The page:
Last week, the story of the offense film study against Kentucky was that the Florida offense was still in the basics phase. Against Colorado State, the offense opened up some and showed a few different things.
It also showed some things it’s been doing since Game 1, and not in a good way. Here are the things that jumped off the game tape for me.
The Gators spent most of the game in one-back sets with one tight end, which I think is what they’re going to spend the bulk of every game doing for the foreseeable future. That’s just the base set for Dan Mullen’s offense.
For the first time in 2018, though, we saw some two-running back sets. They finally arrived on the first drive of the second quarter, and there were three plays with them to start the series. In each set, Feleipe Franks was in the shotgun with Malik Davis and Jordan Scarlett on either side of him.
The Rams countered the first one with a six-man box, though with a seventh defender nearby, and the second two with seven-man boxes. CSU was thinking run, which worked out for the Gators because two of the three plays were passes.
On the first one, Davis begins on the left with Scarlett on the right. Davis crosses in front of Franks, who does a play fake to Scarlett. The handoff action draws a couple of defenders well enough that Davis is open going to the flat. Franks tosses it a bit high, but Davis is able to corral it and make a linebacker miss to get eight yards.
On the second play, Scarlett lines up on the left and crosses in front. Davis takes a handoff from Franks’s right side on an inside zone play. He might’ve had the chance to bounce it around the left end of the line for a big gain, but it’s 2nd & 2 and the right side of the offensive line has moved the line of scrimmage back two yards. Davis takes the safe gain of three rather than stretch it to the left.
The third play keeps Davis on the right and Scarlett to the left. Davis goes in motion behind Franks to the left prior to the snap, and Franks does a play fake to Scarlett. Van Jefferson finds a hole in the zone coverage on about a 20-yard in route, and Franks hits on an explosive gain.
When Mullen promised two-back sets, a lot of people (myself included) envisioned using them to run the ball. In this one, he used it more to pass. All three plays were success plays, so I expect to see more from two-back sets in the future.
One footnote is that Mullen put Stone Forsythe in at right tackle for this series. Starting RT Jawaan Taylor wasn’t hurt that anyone could tell, and he went back in the game afterwards. I’ll be watching to see if Forsythe is some kind of specialist on these plays or if the substitution was entirely coincidental.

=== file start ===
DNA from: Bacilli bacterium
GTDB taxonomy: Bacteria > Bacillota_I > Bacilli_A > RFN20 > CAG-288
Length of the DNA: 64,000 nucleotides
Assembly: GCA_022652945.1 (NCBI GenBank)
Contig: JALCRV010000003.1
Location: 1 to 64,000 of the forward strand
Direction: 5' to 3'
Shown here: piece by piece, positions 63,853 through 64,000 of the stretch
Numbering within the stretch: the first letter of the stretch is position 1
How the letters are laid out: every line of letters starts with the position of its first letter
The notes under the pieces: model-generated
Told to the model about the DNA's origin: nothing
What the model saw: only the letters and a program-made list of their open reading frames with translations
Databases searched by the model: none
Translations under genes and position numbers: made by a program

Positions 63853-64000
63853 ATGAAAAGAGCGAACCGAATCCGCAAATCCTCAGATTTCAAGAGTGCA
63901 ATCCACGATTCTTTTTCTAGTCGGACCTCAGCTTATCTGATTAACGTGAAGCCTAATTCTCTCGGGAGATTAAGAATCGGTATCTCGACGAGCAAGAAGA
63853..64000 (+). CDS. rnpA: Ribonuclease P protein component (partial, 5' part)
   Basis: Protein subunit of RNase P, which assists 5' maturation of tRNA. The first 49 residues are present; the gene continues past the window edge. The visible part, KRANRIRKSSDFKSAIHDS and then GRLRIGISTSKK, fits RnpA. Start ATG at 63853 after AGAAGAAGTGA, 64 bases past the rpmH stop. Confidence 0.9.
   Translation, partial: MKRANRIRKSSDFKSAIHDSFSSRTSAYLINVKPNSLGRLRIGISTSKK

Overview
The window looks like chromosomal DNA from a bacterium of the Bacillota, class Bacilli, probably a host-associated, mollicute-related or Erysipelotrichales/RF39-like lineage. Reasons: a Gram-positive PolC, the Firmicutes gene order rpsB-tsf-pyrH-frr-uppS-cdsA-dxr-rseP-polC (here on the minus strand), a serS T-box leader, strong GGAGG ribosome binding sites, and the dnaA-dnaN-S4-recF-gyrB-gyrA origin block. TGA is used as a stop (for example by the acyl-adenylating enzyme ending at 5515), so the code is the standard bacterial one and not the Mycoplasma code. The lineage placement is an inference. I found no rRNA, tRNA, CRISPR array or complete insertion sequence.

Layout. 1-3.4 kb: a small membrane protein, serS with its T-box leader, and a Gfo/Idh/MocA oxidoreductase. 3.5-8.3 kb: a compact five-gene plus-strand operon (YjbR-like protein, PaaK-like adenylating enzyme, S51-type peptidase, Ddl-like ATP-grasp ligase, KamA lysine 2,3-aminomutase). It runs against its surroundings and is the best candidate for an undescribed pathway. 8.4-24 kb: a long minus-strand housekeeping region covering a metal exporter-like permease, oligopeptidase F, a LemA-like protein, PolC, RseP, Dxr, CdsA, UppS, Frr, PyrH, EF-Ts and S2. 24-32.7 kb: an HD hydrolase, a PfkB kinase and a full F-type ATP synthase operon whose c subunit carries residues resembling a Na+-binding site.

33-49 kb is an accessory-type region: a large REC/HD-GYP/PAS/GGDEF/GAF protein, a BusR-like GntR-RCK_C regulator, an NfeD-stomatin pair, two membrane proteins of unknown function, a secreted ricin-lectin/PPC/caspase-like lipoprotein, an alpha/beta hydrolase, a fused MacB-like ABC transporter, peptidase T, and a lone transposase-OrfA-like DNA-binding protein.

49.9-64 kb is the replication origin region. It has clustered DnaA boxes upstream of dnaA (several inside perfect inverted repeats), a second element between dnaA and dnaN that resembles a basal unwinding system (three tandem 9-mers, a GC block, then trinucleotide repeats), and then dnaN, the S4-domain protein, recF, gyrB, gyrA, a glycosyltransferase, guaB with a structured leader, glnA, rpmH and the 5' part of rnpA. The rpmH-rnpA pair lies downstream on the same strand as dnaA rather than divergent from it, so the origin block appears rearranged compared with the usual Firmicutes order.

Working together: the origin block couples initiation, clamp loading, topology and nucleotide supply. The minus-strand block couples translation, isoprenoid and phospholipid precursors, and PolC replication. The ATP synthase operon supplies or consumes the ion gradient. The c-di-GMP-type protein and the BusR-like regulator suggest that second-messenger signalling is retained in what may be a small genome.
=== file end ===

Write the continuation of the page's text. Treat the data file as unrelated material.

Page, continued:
Offensive line execution
There were three big things that held the offense back in this game.
The first was dropped passes. Each of the first two drives went three-and-out because of third down drops.
The second was bad passing early on from Franks. After those two drops, three of his next four throws either were inaccurate or late. They resulted in a missed receiver, a pick, and a pass breakup.
Those were just temporary phenomena, though. There were no drops after the second drive, and Franks hit on 8-of-9 passes from then on.
Throughout the game, the offensive line was still a problem. Two things about its play stood out to me: poor adjustment to corner blitzes and the right side being porous in general.
Mullen said in his halftime interview that early on, CSU showed “a couple different looks they hadn’t shown before”. The corner blitz is not one of those, as I went back and found one in the first quarter of the Rams’ win over Arkansas in Week 2.
The first time Colorado State employed one, the corner was entirely unaccounted for. The second time, Jawaan Taylor did a good job in sliding out to get the blitzer from his right tackle spot, but in the process both center Nick Buchanan and Fred Johnson missed their blocks on defensive linemen. On a third corner blitz later in the game, left guard Tyler Jordan is supposed to pull right and seal that side of the line but is too late to notice the blitzing corner. That led to the only sack of Franks on the game.
I called out the right side of the line for good blocking on the second of the two-back plays above because I’m calling it out for poor blocking here.
The second half of the embedded video shows plays where Taylor and/or Johnson don’t get the job done. The first I believe is a bust by Taylor, and Forsythe comes in on the two-back set drive on the following series. That’s why I say it may have been a coincidence for Forsythe to be in for those plays; it may have been Mullen and John Hevesy giving Taylor a series off after that bust. The other two plays show Johnson being unable to make his second-level blocks, something that’s been a common theme this year.
Florida fans are ready to see Brett Heggie back in the offensive line, as he made a key block for Dameon Pierce’s 68-yard touchdown. I know Heggie missed a lot of practice and am not sure if he’s 100%, so those are some complicating factors.
I also know that Heggie has so far mostly played left guard, and that doesn’t necessarily help out the right side of the line. Putting Heggie in at left guard would allow for Jordan to slide over to right guard, but he’s been shaky this year too. As I went over last week, the whole interior of the line is a problem. Making one substitution there isn’t going to fix everything.
I don’t have a third section this week because Florida ran so few offensive plays thanks to turnovers and big special teams plays. The bottom line is that in a limited set to look at, I saw successes that worked because UF can out-athlete Colorado State and a lot of the same problems that we’ve been seeing for a while. I do not come away from this game thinking much has changed for the Florida offense.